Williams v. Eli Lilly and Company, No. 2:2012cv00270 - Document 69 (E.D. Ky. 2015)

Court Description: MEMORANDUM OPINION & ORDER: 1. The defendant's motion for summary judgment [Record No. 56 in 2:12-cv-00270-DCR; 3010 in 2:11-md-02226-DCR] is GRANTED. 2. All claims having been resolved, this action is DISMISSED and STRICKEN from the Court's docket. 3. A final and appealable Judgment shall be entered this date. Signed by Judge Danny C. Reeves on 5/21/2015.Associated Cases: 2:11-md-02226-DCR, 2:12-cv-00270-DCR(CBD)cc: COR, Clerk JPML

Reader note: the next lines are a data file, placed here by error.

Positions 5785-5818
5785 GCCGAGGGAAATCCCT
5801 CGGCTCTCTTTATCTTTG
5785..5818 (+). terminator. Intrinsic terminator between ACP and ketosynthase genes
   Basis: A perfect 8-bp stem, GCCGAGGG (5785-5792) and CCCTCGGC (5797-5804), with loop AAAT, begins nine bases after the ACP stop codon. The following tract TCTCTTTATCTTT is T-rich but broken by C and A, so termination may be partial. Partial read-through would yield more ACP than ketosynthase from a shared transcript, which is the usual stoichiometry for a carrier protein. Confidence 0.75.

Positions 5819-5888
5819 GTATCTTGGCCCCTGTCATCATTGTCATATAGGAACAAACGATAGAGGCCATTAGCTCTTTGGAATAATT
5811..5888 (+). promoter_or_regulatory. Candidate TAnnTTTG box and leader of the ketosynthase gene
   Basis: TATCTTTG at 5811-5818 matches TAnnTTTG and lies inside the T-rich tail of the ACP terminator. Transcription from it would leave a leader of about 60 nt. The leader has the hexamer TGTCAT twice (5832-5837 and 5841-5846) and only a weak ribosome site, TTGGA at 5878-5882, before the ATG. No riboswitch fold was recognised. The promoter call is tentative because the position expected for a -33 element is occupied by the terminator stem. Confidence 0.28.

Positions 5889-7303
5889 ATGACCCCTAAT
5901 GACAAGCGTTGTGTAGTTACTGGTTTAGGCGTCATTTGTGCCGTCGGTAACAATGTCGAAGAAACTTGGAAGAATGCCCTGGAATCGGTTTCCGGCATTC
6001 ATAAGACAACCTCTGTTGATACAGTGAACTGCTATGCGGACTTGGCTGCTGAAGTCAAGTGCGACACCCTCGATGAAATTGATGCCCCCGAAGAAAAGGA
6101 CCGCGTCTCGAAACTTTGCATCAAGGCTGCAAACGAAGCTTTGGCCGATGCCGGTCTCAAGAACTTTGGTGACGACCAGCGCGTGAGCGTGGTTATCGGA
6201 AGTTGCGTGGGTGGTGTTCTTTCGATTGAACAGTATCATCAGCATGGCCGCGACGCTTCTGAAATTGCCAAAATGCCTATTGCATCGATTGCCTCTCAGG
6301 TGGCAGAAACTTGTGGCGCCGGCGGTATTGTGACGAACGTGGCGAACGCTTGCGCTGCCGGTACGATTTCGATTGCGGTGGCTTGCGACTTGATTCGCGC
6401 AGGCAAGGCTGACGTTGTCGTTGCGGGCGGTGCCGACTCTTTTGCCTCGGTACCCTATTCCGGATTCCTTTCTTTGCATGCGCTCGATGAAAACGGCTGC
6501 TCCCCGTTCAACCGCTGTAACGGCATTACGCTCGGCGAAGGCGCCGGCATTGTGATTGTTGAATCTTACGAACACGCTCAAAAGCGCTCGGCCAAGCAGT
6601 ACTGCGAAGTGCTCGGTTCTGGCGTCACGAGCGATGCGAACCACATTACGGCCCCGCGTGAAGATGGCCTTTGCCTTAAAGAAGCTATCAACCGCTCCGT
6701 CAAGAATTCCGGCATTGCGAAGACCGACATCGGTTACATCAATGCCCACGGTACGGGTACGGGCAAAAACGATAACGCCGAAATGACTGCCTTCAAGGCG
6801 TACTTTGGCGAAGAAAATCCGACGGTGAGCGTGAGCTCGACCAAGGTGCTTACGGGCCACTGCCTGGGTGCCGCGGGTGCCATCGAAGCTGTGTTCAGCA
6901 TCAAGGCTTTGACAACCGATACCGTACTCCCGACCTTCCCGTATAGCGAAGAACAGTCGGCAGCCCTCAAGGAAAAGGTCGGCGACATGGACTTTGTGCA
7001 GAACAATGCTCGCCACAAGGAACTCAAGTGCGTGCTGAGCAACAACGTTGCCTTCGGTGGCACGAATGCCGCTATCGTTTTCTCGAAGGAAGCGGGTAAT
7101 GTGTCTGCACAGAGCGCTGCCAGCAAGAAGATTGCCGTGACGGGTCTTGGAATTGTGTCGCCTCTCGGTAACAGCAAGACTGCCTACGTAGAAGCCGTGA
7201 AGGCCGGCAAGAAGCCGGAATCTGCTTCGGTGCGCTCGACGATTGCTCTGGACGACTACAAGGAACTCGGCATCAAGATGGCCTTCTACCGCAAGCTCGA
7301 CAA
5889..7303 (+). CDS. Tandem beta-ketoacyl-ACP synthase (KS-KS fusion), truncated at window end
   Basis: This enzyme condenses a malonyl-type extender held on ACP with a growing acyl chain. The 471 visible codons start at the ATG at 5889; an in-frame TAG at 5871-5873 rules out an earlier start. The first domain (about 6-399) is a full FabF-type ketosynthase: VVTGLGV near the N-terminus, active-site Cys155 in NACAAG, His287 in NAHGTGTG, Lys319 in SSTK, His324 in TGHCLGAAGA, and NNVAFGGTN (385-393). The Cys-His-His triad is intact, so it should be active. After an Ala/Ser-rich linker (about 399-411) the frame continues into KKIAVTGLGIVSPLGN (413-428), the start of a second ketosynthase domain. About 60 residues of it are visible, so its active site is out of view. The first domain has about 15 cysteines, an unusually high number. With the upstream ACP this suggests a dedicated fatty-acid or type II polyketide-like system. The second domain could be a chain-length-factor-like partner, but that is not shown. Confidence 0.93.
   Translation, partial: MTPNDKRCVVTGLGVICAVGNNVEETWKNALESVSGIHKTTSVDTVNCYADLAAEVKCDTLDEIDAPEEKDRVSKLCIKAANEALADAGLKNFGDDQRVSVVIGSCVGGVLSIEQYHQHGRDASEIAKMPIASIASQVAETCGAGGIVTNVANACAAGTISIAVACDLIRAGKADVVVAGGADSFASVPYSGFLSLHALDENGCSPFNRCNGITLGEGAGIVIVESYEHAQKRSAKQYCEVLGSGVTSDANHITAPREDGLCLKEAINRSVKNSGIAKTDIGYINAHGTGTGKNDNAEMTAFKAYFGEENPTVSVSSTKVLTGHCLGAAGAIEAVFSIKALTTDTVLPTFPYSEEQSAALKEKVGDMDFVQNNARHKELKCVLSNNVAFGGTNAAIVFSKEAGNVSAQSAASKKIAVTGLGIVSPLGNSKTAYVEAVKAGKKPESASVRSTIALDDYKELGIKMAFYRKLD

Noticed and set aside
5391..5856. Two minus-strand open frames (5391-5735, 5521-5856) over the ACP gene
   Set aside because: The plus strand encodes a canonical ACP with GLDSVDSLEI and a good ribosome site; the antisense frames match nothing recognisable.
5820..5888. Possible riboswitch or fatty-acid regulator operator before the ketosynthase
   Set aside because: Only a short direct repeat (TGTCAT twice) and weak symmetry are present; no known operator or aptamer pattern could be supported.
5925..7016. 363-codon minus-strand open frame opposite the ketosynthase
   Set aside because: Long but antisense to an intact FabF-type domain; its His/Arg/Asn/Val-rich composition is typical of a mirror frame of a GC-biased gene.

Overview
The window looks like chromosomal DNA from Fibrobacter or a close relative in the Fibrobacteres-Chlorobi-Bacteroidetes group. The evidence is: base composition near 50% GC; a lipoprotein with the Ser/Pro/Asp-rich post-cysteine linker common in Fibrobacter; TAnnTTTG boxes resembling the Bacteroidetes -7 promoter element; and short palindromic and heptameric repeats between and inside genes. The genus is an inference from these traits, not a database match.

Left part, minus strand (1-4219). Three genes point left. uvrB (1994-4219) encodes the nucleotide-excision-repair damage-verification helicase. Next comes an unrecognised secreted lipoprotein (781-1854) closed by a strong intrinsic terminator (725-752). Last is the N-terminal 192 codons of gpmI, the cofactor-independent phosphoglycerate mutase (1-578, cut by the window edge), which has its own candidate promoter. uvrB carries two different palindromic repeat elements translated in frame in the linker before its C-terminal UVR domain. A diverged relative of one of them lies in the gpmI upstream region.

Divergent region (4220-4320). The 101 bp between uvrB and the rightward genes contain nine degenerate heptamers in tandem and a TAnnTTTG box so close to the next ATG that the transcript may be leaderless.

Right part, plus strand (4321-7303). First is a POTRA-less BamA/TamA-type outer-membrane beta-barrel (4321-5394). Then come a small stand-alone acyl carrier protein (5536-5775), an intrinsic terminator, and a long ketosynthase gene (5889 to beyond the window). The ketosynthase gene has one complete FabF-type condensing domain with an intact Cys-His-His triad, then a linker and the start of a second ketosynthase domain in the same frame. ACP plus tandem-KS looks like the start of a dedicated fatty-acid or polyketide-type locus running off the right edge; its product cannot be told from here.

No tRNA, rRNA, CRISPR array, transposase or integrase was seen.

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Williams v. Eli Lilly and Company Doc. 69 UNITED STATES DISTRICT COURT EASTERN DISTRICT OF KENTUCKY NORTHERN DIVISION (at Covington) IN RE: DARVOCET, DARVON AND PROPOXYPHENE PRODUCTS LIABILITY LITIGATION Williams v. Eli Lilly and Company, ) ) ) ) ) ) ) ) ) ) Master File No. 2: 11-md-2226-DCR MDL Docket No. 2226 Civil Action No. 2: 12-270-DCR MEMORANDUM OPINION AND ORDER *** *** *** *** Plaintiff Burneva Williams, Administratrix for the Estate of Marion Williams a/k/a Marion T. Williams, filed this action on November 30, 2012, in the United States District Court for the Western District of New York. [Record No. 1] This case, along with dozens of similar cases, was later transferred to this Court for consolidated pre-trial proceedings. [Record Nos. 3, 4] This matter is currently pending for consideration of Defendant Eli Lilly and Company’s (“Lilly”) motion for summary judgment. [Record No. 56] For the reasons outlined below, the Court will grant the defendant’s motion. I. In 1957, the federal Food and Drug Administration (FDA) approved a New Drug Application (NDA) for Darvon, a propoxyphene-containing drug used to treat mild to moderate pain that was developed by Lilly. The FDA approved Lilly’s NDA for Darvocet, which contained propoxyphene and acetaminophen, in 1973. Lilly retained all the rights to -1- Dockets.Justia.com these propoxyphene-containing drugs until February 2002, when it sold its NDA to NeoSan Pharmaceuticals Inc. Xanodyne, in turn, purchased the rights from NeoSan on July 25, 2005. In 2009, the FDA Advisory Committee voted to suspend the marketing of propoxyphene-containing drugs. The FDA ordered Xanodyne to conduct clinical trials to assess the dangers of cardiotoxicity from propoxyphene. The study confirmed that propoxyphene can cause “significant changes to the electrical activity of the heart.” News Release, U.S. Food & Drug Admin., Xanodyne Agrees to Withdraw Propoxyphene from the U.S. Market (Nov. 19, 2010). As a result, Xanodyne agreed to stop marketing propoxyphene products in the United States, and generic manufacturers of the drug were asked to do the same. The current case concerns the death of Marion Williams (“Mr. Williams”). In May 1999, Mr. Williams began seeing Dr. Nady Shehata in Buffalo, New York, regarding heart issues. [Record No. 56-2, p. 16] Dr. Shehata prescribed Mr. Williams Darvocet-N 100, a prescription medicine containing propoxyphene. At that time, the defendant was manufacturing the drug. A prescription for the drug was filled from May 1999 through March 2000 at a local Rite Aid Store in Buffalo, New York. [Record No. 56-3] While taking the drug, Mr. Williams received inpatient and outpatient treatment from Sisters of Charity Hospital in Buffalo, New York, for continuing heart issues. [Record No. 56-2, p. 18] On March 8, 2000, Mr. Williams died of a heart attack. On November 30, 2012, the plaintiff brought suit in the United States District Court for the Western District of New York alleging claims of products liability, personal injury, and violation of the False Claims Act, as a result of the death of Mr. Williams. [Record No. -2- 1, p. 1] The suit was transferred to this Court, together with numerous others, for consolidated pre-trail proceedings on December 27, 2012. [Record Nos. 3, 4] The defendant contends that summary judgment is appropriate regarding all claims presented.1 [Record No. 56] II. Summary judgment is appropriate when “the movant shows that there is no genuine dispute as to any material fact and the movant is entitled to judgment as a matter of law.” Fed. R. Civ. P. 56(a); see Celotex Corp. v. Catrett, 477 U.S. 317, 322-23 (1986); Chao v. Hall Holding Co., 285 F.3d 415, 424 (6th Cir. 2002). A dispute over a material fact is not “genuine” unless a reasonable jury could return a verdict for the nonmoving party. That is, the determination must be “whether the evidence presents a sufficient disagreement to require submission to a jury or whether it is so one-sided that one party must prevail as a matter of law.” Anderson v. Liberty Lobby, Inc., 477 U.S. 242, 251–52 (1986). The party moving for summary judgment bears the burden of showing conclusively that no genuine issue of material fact exists. CenTra, Inc. v. Estrin, 538 F.3d 402, 412 (6th Cir. 2008). Once the moving party has met its burden of production, the party opposing summary judgment must “‘do more than simply show that there is some metaphysical doubt as to the material facts.’” Sigler v. Am. Honda Motor Co., 532 F.3d 469, 483 (6th Cir. 2008) (quoting Matsushita Elec. Indus. Co. v. Zenith Radio Corp., 475 U.S. 574, 586 (1986)). 1 On May 18, 2015, the Court granted the plaintiff’s motion for leave to supplement the Response to the defendant’s motion for summary judgment. [Record Nos. 66, 67] Therefore, in ruling on the current motion, the Court has considered the plaintiff’s previously stricken filing captioned “Supplemental Brief in Response to Motion to Dismiss by Eli Lilly and Company Inc.” [Record No. 63] -3- Instead, the nonmoving party must present “significant probative evidence” of a genuine dispute in order to defeat the motion for summary judgment. Chao v. Hall Holding Co., 285 F.3d 415, 424 (6th Cir. 2002). In deciding whether to grant summary judgment, the Court views all the facts and inferences drawn from the evidence in the light most favorable to the nonmoving party. Matsushita, 475 U.S. at 587. III. A federal district court, sitting in diversity, must apply “the law, including the choice of law rules, of the forum state.” Westfield Ins. Co. v. Tech Dry, Inc., 336 F.3d 503, 506 (6th Cir. 2003); see Erie R.R. Co. v. Tompkins, 304 U.S. 64, 78 (1938). In a MDL proceeding, “the forum state is typically the state in which the action was initially filed before being transferred to the MDL court.” In re Vioxx Prods. Liab. Litig., 239 F.R.D. 450, 454 (E.D. La. 2006). The above-captioned action was filed in the United States District Court for the Western District of New York. [Record No. 1] Thus, the Court must “determine which state’s law applies by applying the choice of law rules of [New York].” In re Volkswagen & Audi Warranty Extension Litig., 692 F.3d 4, 14 (1st Cir. 2012). New York courts engage in an “interest analysis” in determining which law applies. Under this analysis, the Court looks to the parties’ domicile and the locus of the injury. AroChem Int’l, Inc. v. Buirkle, 968 F.2d 266, 270 (2d Cir. 1992). The Complaint states that Mr. Williams resided in New York until death. [Record No. 1, p. 1] He also was prescribed propoxyphene-containing drugs, filled prescriptions, began experiencing symptoms allegedly caused by the drugs, and was treated, in New York. [Record No. 59, pp. 1–2] Further, the plaintiff’s response to Lilly’s motion does not contend -4- that the law of any other state should apply in this action. [See id.] Accordingly, the Court will apply New York law when analyzing the plaintiff’s products liability and personal injury claims. IV. A. Products Liability and Personal Injury The defendant asserts that the plaintiff’s products liability and personal injury claims are barred by the applicable statute of limitations. [Record No. 56-1, pp. 6–8] Under New York law, an action to recover damages for personal injury must be brought within three years, except as provided by section 214-c.2 N.Y. C.P.L.R § 214(5). Section 214-c covers actions resulting from “direct or indirect exposure by absorption, contact, ingestion, inhalation, implantation, or injection.” N.Y. C.P.L.R. § 214-c(1). The parties agree that the current action is covered by this statutory section. Section 214-c(2) states: [T]he three year period within which an action to recover damages for personal injury . . . caused by the latent effects of exposure to any substance or combination of substances, in any form, upon or within the body . . . must be commenced shall be computed from the date of discovery of the injury by the plaintiff or from the date when through the exercise of reasonable diligence such injury should have been discovered by the plaintiff, whichever is earlier. 2 Exceptions are also included under section 214-b (“Action to recover damages for personal injury caused by contact or exposure to phenoxy herbicides”) and section 215 (stating that actions against: (1) a sheriff, coroner or constable; (2) for escape of a prisoner; (3) for assault, battery, false imprisonment, malicious prosecution, libel, slander, or violation of the right of privacy; (4) for penalty given to informer; (5) an action upon an arbitration award; (6) recovery of an overcharge of interest; or (7) a tenant action, must be commenced within one year). N.Y. C.P.L.R. §§ 214-b and 215. However, these sections are not applicable to the current action. -5- N.Y. C.P.L.R. § 214-c(2). The purpose of this provision is to “provide relief to injured New Yorkers whose claims would otherwise be dismissed for untimeliness simply because they were unaware of the latent injuries until after the limitation period had expired.” Jensen v. Gen. Elec. Co., 623 N.E.2d 547, 549 (N.Y. 1993) (internal quotations omitted). The New York Court of Appeals has determined that the limitations period begins to run under section 214-c(2) at the time of “discovery of the physical condition and not . . . the more complex concept of discovery of both the condition and the nonorganic etiology of that condition.” Wetherill v. Eli Lilly & Co., 678 N.E.2d 474, 478 (N.Y. 1997). In other words, “[t]he three year limitations period runs from the date when plaintiff first noticed symptoms, rather than when a physician first diagnosed those symptoms.” Galletta v. Stryker Corp., 283 F. Supp. 2d 914, 917 (S.D.N.Y 2003). Based on the allegations in the plaintiff’s Complaint, the limitations period under section 214-c(2) began to run, at the latest, with the death of Mr. Williams on March 8, 2000.3 Therefore, the plaintiff had until March 8, 2003, in which to file claims resulting from Mr. Williams’ death. However, the plaintiff did not file suit until November 30, 2012, more than nine years later. Thus, the plaintiff’s claims cannot be properly brought pursuant to section 214-c(2). However, New York law includes a safety provision under section 214-c(4) for certain claims “in which the plaintiff was aware of the ‘injury’ itself but there was a delay in the discovery of its ‘cause.’” Wetherill, 678 N.E.2d at 477. The provision states: 3 The Court notes that the Plaintiff Fact Sheet alludes to the fact that Mr. Williams began experiencing symptoms prior to his death. [Record No. 56-2, pp. 35–36] However, an exact date is not alleged. -6- [W]here the discovery of the cause of the injury is alleged to have occurred less than five years after discovery of the injury or when with reasonable diligence such injury should have been discovered, whichever is earlier, an action may be commenced or a claim filed within one year of such discovery of the cause of the injury; provided, however, if any such action is commenced or claim filed after the period in which it would otherwise have been authorized pursuant to subdivision two or three of this section the plaintiff or claimant shall be required to allege and prove that technical, scientific or medical knowledge and information sufficient to ascertain the cause of his injury had not been discovered, identified or determined prior to the expiration of the period within which the action or claim would have been authorized and that he has otherwise satisfied the requirement of subdivisions two and three of this section. N.Y. C.P.L.R. § 214-c(4). The plaintiff asserts that it was “not until 2011 that anyone could have determined that there was a causal relationship between the heart attack that brought about the illness of Mr. Williams and his ultimate death.” [Record No. 59, p. 9] Thus, the plaintiff contends that the limitations period could not have started until 2011, allowing the claims brought on November 30, 2012, to be timely. However, the plaintiff misreads the statutory provision. The plain language of the statute provides that any extension of the limitations period requires that “the discovery of the cause of the injury” be “alleged to have occurred less than five years after discovery of the injury.” N.Y. C.P.L.R. § 214-c(4). Therefore, the plaintiff was required to allege that prior to March 8, 2005, five years from the date of Mr. Williams’ death, it was discovered that the drug caused his injury. However, the plaintiff asserts that discovery of the cause of Mr. Williams’ injury did not occur until November 2011. [Record No. 59, p. 10] Therefore, the plaintiff does not allege to have discovered the cause of the injury within the time provided under the statute. See Freier v. Westinghouse Elec. Corp., 303 F.3d 176, 184 (2d -7- Cir. 2002) (“[Section] 214-c(4) gives the plaintiff five years after the discovery (actual or constructive) of the injury to ascertain its cause. If [the plaintiff] does not (or cannot) discover the etiology within five years, then [the plaintiff] is barred by the statute of limitations.”) (internal citation and quotation marks omitted). The plaintiff cites Giordano v. Market America, Inc., 15 N.Y.3d 590 (N.Y. 2010), and asserts that its holding “affirmatively rejected [the] six year limitation” in such cases. [Record No. 59, p. 9] However, the plaintiff misreads the court’s decision. In Giordano, the United States Court of Appeals for the Second Circuit certified three questions to the New York State Court of Appeals. Among the questions was whether “an effect that appears within a matter of hours [could] be considered ‘latent’” under section 214-c. Id. at 598–600. During discussion of the question, the court summarized the extension included in subdivision (4) by stating that it extends the limitations period to “five years from the discovery of the injury to the discovery of its cause, plus another year to sue or file a claim.” Id. at 600. The court further stated that “for plaintiffs like the present one [whose injuries are discovered recently after exposure], subdivision (4) would replace the three-year tort statute of limitations with at most a six-year statute—an extension less generous to plaintiffs, and risking less hardship to defendants, than the indefinite extensions that can result from longterm latency.” Id. Here, as stated earlier, Mr. Williams’ injuries were discoverable, at the latest, at the time of his death on March 8, 2000. Therefore, the plaintiff had five years to discover the cause of the injury and another year to bring the cause of action. However, the plaintiff waited more than twelve years following Mr. Williams’ death to file the claims. -8- Thus, the plaintiff’s claims of products liability and personal injury are not timely under section 214-c(4). The plaintiff further argues that equitable estoppel and equitable tolling are applicable to these claims. [Record No. 63] “Under New York law, the doctrines of equitable tolling or equitable estoppel may be invoked to defeat a statute of limitations defense when the plaintiff was induced by fraud, misrepresentations or deception to refrain from filing a timely action.” Abbas v. Dixon, 480 F.3d 636, 646 (2d Cir. 2007); see also Marshall v. Hyundai Motor Am., 51 F. Supp. 3d 451, 462 (S.D.N.Y. 2014). To establish equitable tolling, a plaintiff must show that “the defendant wrongfully concealed material facts,” which “prevented plaintiff’s discovery of the nature of the claim, and that “plaintiff exercised due diligence in pursuing the discovery of the claim during the period plaintiff seeks to have tolled.” Koch v. Christie’s Int’l PLC, 699 F.3d 141, 157 (2d Cir. 2012). On the other hand, “[t]o invoke equitable estoppel, a plaintiff must show that: (1) the defendant made a definite misrepresentation of fact, and had reason to believe that the plaintiff would rely on it; and (2) the plaintiff reasonably relied on that misrepresentation to [their] detriment.” Tardd v. Brookhaven Nat’l Lab., 407 F. Supp. 2d 404, 416 (E.D.N.Y. 2006) (internal quotation marks omitted). “Typically, [equitable estoppel] is invoked in cases in which [a defendant] has made misrepresentations concerning the statute of limitations or lulled the plaintiff into believing that it was not necessary for [them] to commence litigation.” Id. The plaintiff specifically asserts that “it appears that there was an intentional concealment of the hazards that one would be exposed to from the use of Darvon and Darvocet” and “Lilly spent great sums of money to conceal from the public the very hazard -9- of death and heart attacks” that use of these drugs could cause before being “forced to take its drug off the market by the [FDA] in November of 2010.” [Record No. 63, p. 5] However, Lilly ceased manufacturing propoxyphene-containing drugs in February 2002, over ten years before the plaintiff brought suit. And the plaintiff has provided absolutely no evidence that Lilly spent great sums of money to conceal possible hazards caused by use of the drugs prior to selling its manufacturing rights. Therefore, the plaintiff has not offered any support for the claim that the defendant concealed material facts or made misrepresentations of fact resulting in the plaintiff’s detriment. Thus, equitable estoppel and equitable tolling are not proper under the circumstances presented and summary judgment is appropriate for the defendant on the plaintiff’s products liability and personal injury claims. B. False Claims Act The plaintiff also asserts a violation of the False Claims Act (“FCA”). [Record No. 1, pp. 3–4] Under the procedures set out in 31 U.S.C. § 3730(b) for Actions by Private Persons, the plaintiff must bring suit “in the name of the Government,” and [a] copy of the complaint and written disclosure of substantially all material evidence and information the person possesses shall be served on the Government pursuant to Rule 4(d)(4) of the Federal Rules of Civil Procedure. The complaint shall be filed in camera, shall remain under seal for at least 60 days, and shall not be served on the defendant until the court so orders. The Government may elect to intervene and proceed with the action within 60 days after it receives both the complaint and the material evidence and information. 31 U.S.C. § 3730(b)(1)–(2) (footnote omitted). In the present case, the plaintiff failed to abide by any of the statutory procedures. The action was brought exclusively as “Mrs. Burneva Williams – Administratrix for the Estate of Marion Williams a/k/a Marion T. Williams,” without naming the government. - 10 - [Record No. 1, p. 1] Further, there is no indication that the Complaint was served upon the government, filed in camera, or placed under seal for at least 60 days. The United States Court of Appeals for the Sixth Circuit has determined that summary judgment is appropriate for claims under the FCA where a plaintiff “complied with none of the requirements for filing a qui tam claim.” Hackett v. Martin Marietta Corp., 98 F.3d 1341 (table), 1996 WL 577628, at *1 (6th Cir. Oct. 7, 1996) (citing United States ex rel. Pilon v. Martin Marietta Corp., 60 F.3d 995, 997–1000 (2d Cir. 1995)); see also U.S. ex rel. Summers v. LHC Group, Inc., 623 F.3d 287, 296–98 (6th Cir. 2010). Thus, because the plaintiff failed to abide by the statutory provisions governing claims brought under the FCA, summary judgment is appropriate with respect to this claim. Additionally, this claim is time barred. Under 31 U.S.C. § 3731(b)(2), an action under section 3730 may not be brought (1) more than 6 years after the date on which the violation of section 3729 is committed, or (2) more than 3 years after the date when facts material to the right of action are known or reasonably should have been known by the official of the United States charged with responsibility to act in the circumstances, but in no event more than 10 years after the date on which the violation is committed. 31 U.S.C. § 3731(b). Here, the plaintiff’s Complaint alleges that the acts violating the FCA occurred on March 8, 2000. [Record No. 1, pp. 3–4] In response to the motion for summary judgment, the plaintiff attempts to revise the allegations by stating that the false claims continued past Mr. Williams’ death until November 2010. [Record No. 59, pp. 14–15] However, the plaintiff has not identified the asserted false claims with any specificity or provided evidence - 11 - supporting that they occurred. The plaintiff did not bring her claim under the FCA until November 30, 2012, over twelve years after the actions alleged in the Complaint. [Id., p. 1] Thus, the plaintiff’s claim was brought more than 10 years after the date on which the violation was alleged to be committed. As a result, the claim is time barred. However, the plaintiff again argues that equitable tolling and/or equitable estoppel are appropriate. [Record No. 63, pp. 1–4] To demonstrate equitable tolling as a result of fraudulent concealment, a plaintiff must prove the following: “(1) wrongful concealment of their actions by the defendants; (2) failure of the plaintiff to discover the operative facts that are the basis of [the] cause of action within the limitations period; and (3) plaintiff’s due diligence until discovery of the facts.” Hill v. U.S. Dep’t of Labor, 65 F.3d 1331, 1335 (6th Cir. 1995) (internal quotation marks omitted). A party relying on equitable tolling through fraudulent concealment has the burden of proof. Id. Additionally, to demonstrate equitable estoppel a plaintiff must show: “(1) misrepresentations by the party against whom estoppel is asserted; (2) reasonable reliance on the misrepresentation by the party asserting estoppel; and (3) detriment to the party asserting estoppel.” Mich. Exp., Inc. v. United States, 374 F.3d 424, 427 (6th Cir.2004) (citation omitted). Here, similar to the plaintiff’s earlier arguments relating to the products liability and personal injury claims, the plaintiff contends that through lobbying and legal efforts Lilly was able to keep Darvocet and Darvon on the market despite “[knowing] that their drug[s] [were] causing heart problems around the world.” The plaintiff also contends that Lilly “deliberately marketed [the drugs] knowing that [they] caused problems” because “the profits were so great.” [Record No. 63, p. 2] However, as stated earlier, the plaintiff has - 12 - provided no evidence supporting these allegations but, instead, makes general assertions regarding events which purportedly took place well after the defendant ceased manufacturing the drugs in question. Thus, the plaintiff has failed to demonstrate that equitable tolling or equitable estoppel is proper regarding the claims brought under the FCA. Further, the plaintiff’s Complaint is too broad to satisfy the heightened pleading requirements for fraud under Federal Rule of Civil Procedure 9(b). A complaint alleging a violation under the FCA must assert the circumstances surrounding the fraud in compliance with Rule 9(b). See Walburn v. Lockheed Martin Corp., 431 F.3d 966, 972 (6th Cir. 2005). Rule 9(b) requires a party alleging fraud to “state with particularity the circumstances constituting fraud or mistake,” while “[m]alice, intent, knowledge, and other conditions of a person’s mind may be alleged generally.” FED. R. CIV. P. 9(b). Additionally, Rule 9(b) must be read “in conjunction with” the notice pleading requirement of Federal Rule of Civil Procedure 8, requiring “‘a short and plain statement of the claim.’” See U.S. ex rel. Bledsoe v. Comm. Health Sys., Inc., 501 F.3d 493, 503 (6th Cir. 2007) (quoting FED. R. CIV. P. 8); see also Sanderson v. HCA-The Healthcare Co., 447 F.3d 873, 876 (6th Cir. 2006). When the two rules are read together, “it is clear that the purpose of Rule 9 is not to reintroduce formalities to pleading, but is instead to provide defendants with a more specific notice” regarding the particularities of the fraud claim. Bledsoe, 501 F.3d at 503. To comply with Rule 9(b) in the context of the FCA, the Sixth Circuit has further stated that a plaintiff must allege “the time, place, and content of the alleged misrepresentation on which he or she relied; the fraudulent scheme; the fraudulent intent of the defendant[]; and the injury resulting from the fraud.” Id. at 504. Therefore, under the - 13 - FCA, a claim must be pled with sufficient particularity to, at a minimum, state “the who, what, when, where, and how of the alleged fraud.” Sanderson, 447 F.3d at 877 (internal quotations omitted). The plaintiff contends that the pleading “suggests that [Lilly] failed to state if combined with other medication approved by the FDA that Darvocet could be lethal and toxic to the heart” and “intimates reckless disregard for the safety of the public.” [Record No. 59, p. 14] Further, the plaintiff states that “[t]o my mind, the pro se complaint articulates a false claim under the False Claims Act,” but concedes that the claim brought under the FCA is “imperfectly articulated” and “imperfectly stated.” [Id.] Here, as the plaintiff admits, the claim brought under the FCA has not been pled with the required specificity to satisfy Rule 9(b). As stated by the Sixth Circuit, “pleading an actual false claim with particularity is an indispensable element of a complaint that alleges a FCA violation in compliance with Rule 9(b).” Bledsoe, 501 F.3d at 504. The plaintiff has not sufficiently identified the who, what, when, where, and how of the alleged fraud or provided evidence supporting the claim. Instead, the plaintiff only provides broad assertions that do not allege fraud with the specificity required by the Federal Rules of Civil Procedure. The plaintiff further requests leave to re-plead the claim under the FCA in the event that the Court finds the pleading inadequate. [Record No. 63, p. 6] The Court declines the plaintiff’s request. The Complaint was filed well over two years ago and the plaintiff has provided no evidence that the opportunity to re-plead the claim will result in a pleading sufficiently specific to satisfy Rule 9(b). - 14 - V. For the foregoing reasons, summary judgment for the defendant is proper regarding all of the plaintiff’s claims. Accordingly, it is hereby ORDERED as follows: 1. The defendant’s motion for summary judgment [Record No. 56] is GRANTED. 2. All claims having been resolved, this action is DISMISSED and STRICKEN from the Court’s docket. 3. A final and appealable Judgment shall be entered this date. This 21st day of May, 2015. - 15 -